PLFS: A Checkpoint Filesystem for Parallel Applications


SC09 Paper, Source Code, Traces, Man Pages.


Parallel applications running across thousands of processors must protect themselves from inevitable component failures. Many applications insulate themselves from failures by checkpointing, a process in which they save their state to persistent storage. Following a failure, they can resume computation using this state. For many applications, saving this state into a shared single file is most convenient. With such an approach, the size of writes are often small and not aligned with file system boundaries. Unfortunately for these applications, this preferred data layout results in pathologically poor performance from the underlying file system which is optimized for large, aligned writes to non-shared files.

To address this fundamental mismatch, we have developed a parallel log-structured file system, PLFS, which is positioned between the applications and the underlying parallel file system. PLFS remaps an application’s write access pattern to be optimized for the underlying file system. Through testing on Panasas ActiveScale Storage System and IBM’s General Parallel File System at Los Alamos National Lab and on Lustre at Pittsburgh Supercomputer Center, we have seen that this layer of indirection and reorganization can reduce checkpoint time by up to several orders of magnitude for several important benchmarks and real applications.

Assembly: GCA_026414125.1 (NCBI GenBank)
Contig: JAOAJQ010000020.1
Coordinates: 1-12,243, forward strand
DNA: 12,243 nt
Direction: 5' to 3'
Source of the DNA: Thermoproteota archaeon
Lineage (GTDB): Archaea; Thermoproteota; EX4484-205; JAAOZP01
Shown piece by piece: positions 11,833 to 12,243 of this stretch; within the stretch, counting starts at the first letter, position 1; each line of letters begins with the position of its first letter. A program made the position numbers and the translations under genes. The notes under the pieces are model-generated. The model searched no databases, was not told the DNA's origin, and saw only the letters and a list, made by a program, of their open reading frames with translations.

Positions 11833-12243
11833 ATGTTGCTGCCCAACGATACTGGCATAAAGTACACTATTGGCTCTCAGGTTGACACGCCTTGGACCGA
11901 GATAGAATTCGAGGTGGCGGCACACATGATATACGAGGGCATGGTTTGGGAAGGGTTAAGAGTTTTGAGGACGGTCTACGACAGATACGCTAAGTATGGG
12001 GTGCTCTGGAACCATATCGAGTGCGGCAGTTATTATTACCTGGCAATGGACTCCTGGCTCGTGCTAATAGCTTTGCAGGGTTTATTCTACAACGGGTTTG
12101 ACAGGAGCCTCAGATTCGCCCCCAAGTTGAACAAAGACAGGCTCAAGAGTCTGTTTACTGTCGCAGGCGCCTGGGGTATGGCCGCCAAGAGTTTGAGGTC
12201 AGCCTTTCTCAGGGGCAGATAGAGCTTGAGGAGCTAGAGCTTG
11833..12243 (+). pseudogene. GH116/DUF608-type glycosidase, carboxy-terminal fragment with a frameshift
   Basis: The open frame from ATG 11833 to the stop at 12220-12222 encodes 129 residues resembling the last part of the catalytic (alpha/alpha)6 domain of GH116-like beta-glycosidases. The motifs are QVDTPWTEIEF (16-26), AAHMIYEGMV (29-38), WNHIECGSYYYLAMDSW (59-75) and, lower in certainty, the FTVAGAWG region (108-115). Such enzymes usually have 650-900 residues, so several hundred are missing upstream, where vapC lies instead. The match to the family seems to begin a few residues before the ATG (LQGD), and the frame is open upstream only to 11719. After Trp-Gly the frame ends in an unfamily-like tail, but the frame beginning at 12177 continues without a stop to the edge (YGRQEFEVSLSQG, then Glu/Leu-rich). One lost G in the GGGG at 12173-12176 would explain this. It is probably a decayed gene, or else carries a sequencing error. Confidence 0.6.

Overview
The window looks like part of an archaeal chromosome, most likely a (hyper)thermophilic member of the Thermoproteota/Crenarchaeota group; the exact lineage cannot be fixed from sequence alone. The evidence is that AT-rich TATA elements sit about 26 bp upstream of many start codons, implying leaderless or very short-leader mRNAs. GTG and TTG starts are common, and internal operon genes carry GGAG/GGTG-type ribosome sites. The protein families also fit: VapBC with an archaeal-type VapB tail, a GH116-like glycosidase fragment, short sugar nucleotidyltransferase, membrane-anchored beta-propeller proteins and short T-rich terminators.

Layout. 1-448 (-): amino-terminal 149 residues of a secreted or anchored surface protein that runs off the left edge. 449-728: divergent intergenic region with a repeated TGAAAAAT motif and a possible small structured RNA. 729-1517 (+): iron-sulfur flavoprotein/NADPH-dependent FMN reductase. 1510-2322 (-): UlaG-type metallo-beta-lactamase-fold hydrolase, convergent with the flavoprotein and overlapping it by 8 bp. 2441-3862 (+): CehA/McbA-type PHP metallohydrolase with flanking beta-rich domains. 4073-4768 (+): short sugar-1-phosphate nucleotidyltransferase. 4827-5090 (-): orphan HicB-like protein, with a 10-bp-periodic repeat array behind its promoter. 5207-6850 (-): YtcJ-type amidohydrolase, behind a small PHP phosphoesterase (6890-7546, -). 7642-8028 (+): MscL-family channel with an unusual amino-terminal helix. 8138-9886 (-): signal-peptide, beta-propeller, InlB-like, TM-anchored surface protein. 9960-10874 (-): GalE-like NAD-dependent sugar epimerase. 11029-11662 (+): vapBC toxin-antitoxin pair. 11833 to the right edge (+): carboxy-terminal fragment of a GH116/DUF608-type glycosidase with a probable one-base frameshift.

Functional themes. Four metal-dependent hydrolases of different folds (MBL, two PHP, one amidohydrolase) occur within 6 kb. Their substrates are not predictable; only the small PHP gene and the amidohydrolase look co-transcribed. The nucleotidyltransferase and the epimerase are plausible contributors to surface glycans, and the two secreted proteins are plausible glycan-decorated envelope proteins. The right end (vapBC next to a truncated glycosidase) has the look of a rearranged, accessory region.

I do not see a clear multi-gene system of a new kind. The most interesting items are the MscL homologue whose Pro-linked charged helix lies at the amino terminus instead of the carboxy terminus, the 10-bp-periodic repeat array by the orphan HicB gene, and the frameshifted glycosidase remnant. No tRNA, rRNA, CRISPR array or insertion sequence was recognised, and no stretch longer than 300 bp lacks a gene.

This graph summarizes our results which are explained in detail in our SC09 paper. The key observation is that our technique improves checkpoint bandwidths for many different synthetic benchmarks and real applications by up to several orders of magnitude. Several new applications have been added since the SC09 paper.

We expect that PLFS can improve the checkpoint bandwidth for any large parallel application that writes to a single file. The expected improvement is especially large for those applications doing unaligned or random IO, patterns which have become increasingly prevalent recently due to the wide-spread adoption of complex formatting libraries such as NetCDF and HDF5.

Available as: SC09 Paper, Source Code, Traces, Man Pages.


Los Alamos National Laboratory

Carnegie Mellon University

Pittsburgh Supercomputing Center

LANL Technical Release LA-UR-08-07314 and LA-UR 09-02117

LANL PLFS Website designed and hosted by
Institutes Office at Los Alamos National Laboratory.

Email Contacts: John Bent, Gary Grider, James Nunez